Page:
In addition to some of my friends, my peers treated me differently from sighted students by not asking me to be in their study groups and/or not talking to me in class. I actually had one incident in class where one student physically went to everyone in the classroom and asked them to be his partner, when he got to me; he kept going and asked the person sitting next to me. When this happened, I felt really sad and alienated because I wanted to be treated like the other students. Some people feel that because I am visually impaired, I cannot do the same things as them. Another example is when one day my mom decided to play matchmaker and introduce me to this one guy on campus. Well, according to the student, it turned out that we had already had a previous class together, but he never said anything to me. When asked by my so honest mom why didn’t he talk to me, he gestured to the fact because I was blind. My mom educated him by saying, "Just because she is blind that does not mean she can’t talk to you." Let’s just say that I went on to have another class with him and he made it a point to say hello lol! The fact of the matter is that in our society, there are still people who will be clueless and/or mean when it comes to interacting with people who are different from them. One way to deal with these types of people is through education and awareness. However, even through education, some people may not want to change, and then you must treat them with a grain of salt because you are a beautiful person who deserves to be treated with respect.

Wednesday, May 6, 2009

I'm Gonna Toot Your Horn...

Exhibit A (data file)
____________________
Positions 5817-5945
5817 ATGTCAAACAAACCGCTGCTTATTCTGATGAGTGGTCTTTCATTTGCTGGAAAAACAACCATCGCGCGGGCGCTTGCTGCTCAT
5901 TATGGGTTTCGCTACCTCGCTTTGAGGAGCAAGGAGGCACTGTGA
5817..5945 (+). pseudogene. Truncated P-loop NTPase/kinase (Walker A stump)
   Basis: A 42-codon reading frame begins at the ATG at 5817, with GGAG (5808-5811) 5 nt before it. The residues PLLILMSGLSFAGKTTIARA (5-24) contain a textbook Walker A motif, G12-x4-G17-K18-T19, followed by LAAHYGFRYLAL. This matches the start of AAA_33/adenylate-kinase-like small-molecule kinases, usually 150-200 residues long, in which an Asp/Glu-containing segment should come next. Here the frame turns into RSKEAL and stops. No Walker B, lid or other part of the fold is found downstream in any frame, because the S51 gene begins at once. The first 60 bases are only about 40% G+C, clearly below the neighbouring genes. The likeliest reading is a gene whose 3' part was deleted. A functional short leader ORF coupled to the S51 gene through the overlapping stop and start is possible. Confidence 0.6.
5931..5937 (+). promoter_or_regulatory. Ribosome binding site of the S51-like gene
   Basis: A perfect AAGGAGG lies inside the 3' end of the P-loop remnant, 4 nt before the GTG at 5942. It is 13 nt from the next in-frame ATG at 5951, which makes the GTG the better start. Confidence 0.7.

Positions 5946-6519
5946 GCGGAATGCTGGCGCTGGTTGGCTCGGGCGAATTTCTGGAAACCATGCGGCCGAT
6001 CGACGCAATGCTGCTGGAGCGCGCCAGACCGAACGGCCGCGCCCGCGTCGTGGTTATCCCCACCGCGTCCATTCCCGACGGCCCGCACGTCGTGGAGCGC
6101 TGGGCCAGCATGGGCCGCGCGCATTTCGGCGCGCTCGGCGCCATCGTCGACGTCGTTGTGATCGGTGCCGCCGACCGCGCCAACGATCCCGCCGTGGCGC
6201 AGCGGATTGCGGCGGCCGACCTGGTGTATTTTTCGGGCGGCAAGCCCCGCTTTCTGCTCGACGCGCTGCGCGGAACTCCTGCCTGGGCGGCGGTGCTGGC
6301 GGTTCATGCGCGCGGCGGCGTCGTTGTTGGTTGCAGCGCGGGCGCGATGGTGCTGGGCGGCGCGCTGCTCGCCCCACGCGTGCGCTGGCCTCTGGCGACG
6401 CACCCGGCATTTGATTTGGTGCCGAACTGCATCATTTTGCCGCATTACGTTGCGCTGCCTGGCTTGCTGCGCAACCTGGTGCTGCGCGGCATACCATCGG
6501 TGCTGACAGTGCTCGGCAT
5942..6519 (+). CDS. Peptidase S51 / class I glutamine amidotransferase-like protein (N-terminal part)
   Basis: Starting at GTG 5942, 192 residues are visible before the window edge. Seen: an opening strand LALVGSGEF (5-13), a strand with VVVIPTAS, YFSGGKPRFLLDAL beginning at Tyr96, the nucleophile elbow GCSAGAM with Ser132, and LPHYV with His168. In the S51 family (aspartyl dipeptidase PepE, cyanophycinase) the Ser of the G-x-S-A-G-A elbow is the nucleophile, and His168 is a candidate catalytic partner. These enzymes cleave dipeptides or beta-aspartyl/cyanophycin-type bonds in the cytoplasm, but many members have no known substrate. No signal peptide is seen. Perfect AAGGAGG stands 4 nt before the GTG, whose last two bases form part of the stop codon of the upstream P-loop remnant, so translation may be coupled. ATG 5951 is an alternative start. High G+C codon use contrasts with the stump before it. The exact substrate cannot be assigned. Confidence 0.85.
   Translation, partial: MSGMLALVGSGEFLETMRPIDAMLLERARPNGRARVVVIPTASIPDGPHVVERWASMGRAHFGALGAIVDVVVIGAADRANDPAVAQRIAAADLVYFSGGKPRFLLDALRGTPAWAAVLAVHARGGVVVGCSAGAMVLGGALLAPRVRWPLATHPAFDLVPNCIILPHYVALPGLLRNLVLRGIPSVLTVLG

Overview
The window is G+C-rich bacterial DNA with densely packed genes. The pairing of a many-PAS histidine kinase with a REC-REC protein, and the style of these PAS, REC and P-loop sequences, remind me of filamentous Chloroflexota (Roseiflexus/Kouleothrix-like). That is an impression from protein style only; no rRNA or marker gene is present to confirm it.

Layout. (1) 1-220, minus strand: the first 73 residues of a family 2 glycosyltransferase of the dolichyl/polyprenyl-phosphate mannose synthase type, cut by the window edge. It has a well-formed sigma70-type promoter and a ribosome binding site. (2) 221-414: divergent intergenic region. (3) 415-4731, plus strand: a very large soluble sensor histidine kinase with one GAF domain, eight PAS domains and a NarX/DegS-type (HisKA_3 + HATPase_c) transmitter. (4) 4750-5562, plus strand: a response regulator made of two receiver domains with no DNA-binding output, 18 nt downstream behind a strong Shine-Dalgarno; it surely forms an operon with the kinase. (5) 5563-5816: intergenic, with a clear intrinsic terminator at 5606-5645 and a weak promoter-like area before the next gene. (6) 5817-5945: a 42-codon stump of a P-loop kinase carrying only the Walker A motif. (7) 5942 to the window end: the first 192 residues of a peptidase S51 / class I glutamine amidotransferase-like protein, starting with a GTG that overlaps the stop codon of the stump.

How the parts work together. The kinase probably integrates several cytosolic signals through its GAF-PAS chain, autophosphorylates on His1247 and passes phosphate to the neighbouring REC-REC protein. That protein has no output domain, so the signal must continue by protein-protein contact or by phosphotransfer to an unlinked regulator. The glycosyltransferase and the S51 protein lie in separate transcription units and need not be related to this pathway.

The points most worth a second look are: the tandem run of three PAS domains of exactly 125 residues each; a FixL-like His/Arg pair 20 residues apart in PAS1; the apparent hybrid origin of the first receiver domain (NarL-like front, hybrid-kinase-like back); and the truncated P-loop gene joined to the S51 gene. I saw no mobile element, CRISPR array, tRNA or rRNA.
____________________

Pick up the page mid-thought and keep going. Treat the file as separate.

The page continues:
Robin is shy when it comes to talking about herself and at times doesn’t give herself the credit that she deserves, so I’m going to toot her horn for her! I’ve watched Robin for 25 yrs and not once have I heard her complain, she takes it all in stride and tries to find ways to overcome whatever obstacles she is faced with. At times she thinks she’s a burden because there are some things she can’t do by herself and needs help, but she doesn’t realize that she is in no way a burden, she’s an inspiration. I love the fact that she asks me to drive her somewhere, because I like to see her get out and do things as she did before she was blind. The only thing I don’t like about driving her places is that she is a passenger driver! Imagine that, a blind passenger driver lol! She’s always telling me to watch the road (she says she can tell which way my head is turned by the sound of my voice) and she really gets on my husband for driving too fast! Other than hearing her criticism on our driving, we don’t mind taking her where she needs to go. Robin has dedicated her life to helping others. Her dream is to become a grief counselor and help those who have suffered some type of loss. She has taken what seemed to be a negative and turned it into a positive. Through this experience she has lost some friends, (but good riddance because they weren’t really friends), and she has gained some genuine friends. She’s learned that each chapter of her life that she closes there is something new and wonderful waiting to be unfolded in the next. Unfortunately, some people don’t take the time to get to know Robin to realize how fabulous she is. I often wonder how much we all are missing out on by prejudging others and building up misconceptions and stereotypes. I’m sure there is some fabulous person that we look over on a daily basis that we’ve never taken the time to get to know because they are different from ourselves, whether it’s a disability, race, religion, social economic status etc. I challenge anyone reading this to take the time and find out about someone not like ourselves…I’m sure you’ll find the greatness in them and realize they are not that much different. Until next time…stay open minded!